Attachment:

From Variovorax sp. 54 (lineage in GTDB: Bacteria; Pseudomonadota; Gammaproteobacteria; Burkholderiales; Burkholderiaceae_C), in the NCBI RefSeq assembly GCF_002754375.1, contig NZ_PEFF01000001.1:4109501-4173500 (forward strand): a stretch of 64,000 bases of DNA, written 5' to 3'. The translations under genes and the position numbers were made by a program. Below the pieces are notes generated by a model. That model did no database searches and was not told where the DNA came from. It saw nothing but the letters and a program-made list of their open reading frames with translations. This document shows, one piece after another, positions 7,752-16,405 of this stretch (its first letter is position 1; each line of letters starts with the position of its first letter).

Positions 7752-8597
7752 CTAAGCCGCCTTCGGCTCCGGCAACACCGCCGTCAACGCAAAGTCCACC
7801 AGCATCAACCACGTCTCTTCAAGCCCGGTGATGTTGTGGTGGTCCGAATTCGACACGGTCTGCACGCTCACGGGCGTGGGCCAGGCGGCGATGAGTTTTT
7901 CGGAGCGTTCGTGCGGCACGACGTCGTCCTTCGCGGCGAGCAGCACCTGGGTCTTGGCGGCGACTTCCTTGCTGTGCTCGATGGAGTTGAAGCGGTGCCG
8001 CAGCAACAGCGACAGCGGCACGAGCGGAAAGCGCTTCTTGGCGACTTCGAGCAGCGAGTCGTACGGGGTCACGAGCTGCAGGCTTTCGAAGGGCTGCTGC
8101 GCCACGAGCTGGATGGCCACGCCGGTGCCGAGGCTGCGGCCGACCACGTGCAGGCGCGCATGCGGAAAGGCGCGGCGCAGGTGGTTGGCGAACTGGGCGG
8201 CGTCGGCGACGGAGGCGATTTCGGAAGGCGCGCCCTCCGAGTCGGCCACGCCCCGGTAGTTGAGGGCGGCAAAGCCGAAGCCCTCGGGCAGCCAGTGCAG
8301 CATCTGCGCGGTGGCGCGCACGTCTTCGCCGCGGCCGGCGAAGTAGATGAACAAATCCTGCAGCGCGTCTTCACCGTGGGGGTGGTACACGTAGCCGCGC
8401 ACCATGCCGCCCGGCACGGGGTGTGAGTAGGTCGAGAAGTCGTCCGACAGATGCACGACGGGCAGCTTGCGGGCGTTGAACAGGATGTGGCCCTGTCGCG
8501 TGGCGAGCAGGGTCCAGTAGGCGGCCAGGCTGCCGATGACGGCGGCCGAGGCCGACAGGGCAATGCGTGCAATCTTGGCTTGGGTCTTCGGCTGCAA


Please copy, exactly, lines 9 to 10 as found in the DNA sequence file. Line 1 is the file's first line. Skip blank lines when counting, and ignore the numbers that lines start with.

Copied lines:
8301 CATCTGCGCGGTGGCGCGCACGTCTTCGCCGCGGCCGGCGAAGTAGATGAACAAATCCTGCAGCGCGTCTTCACCGTGGGGGTGGTACACGTAGCCGCGC
8401 ACCATGCCGCCCGGCACGGGGTGTGAGTAGGTCGAGAAGTCGTCCGACAGATGCACGACGGGCAGCTTGCGGGCGTTGAACAGGATGTGGCCCTGTCGCG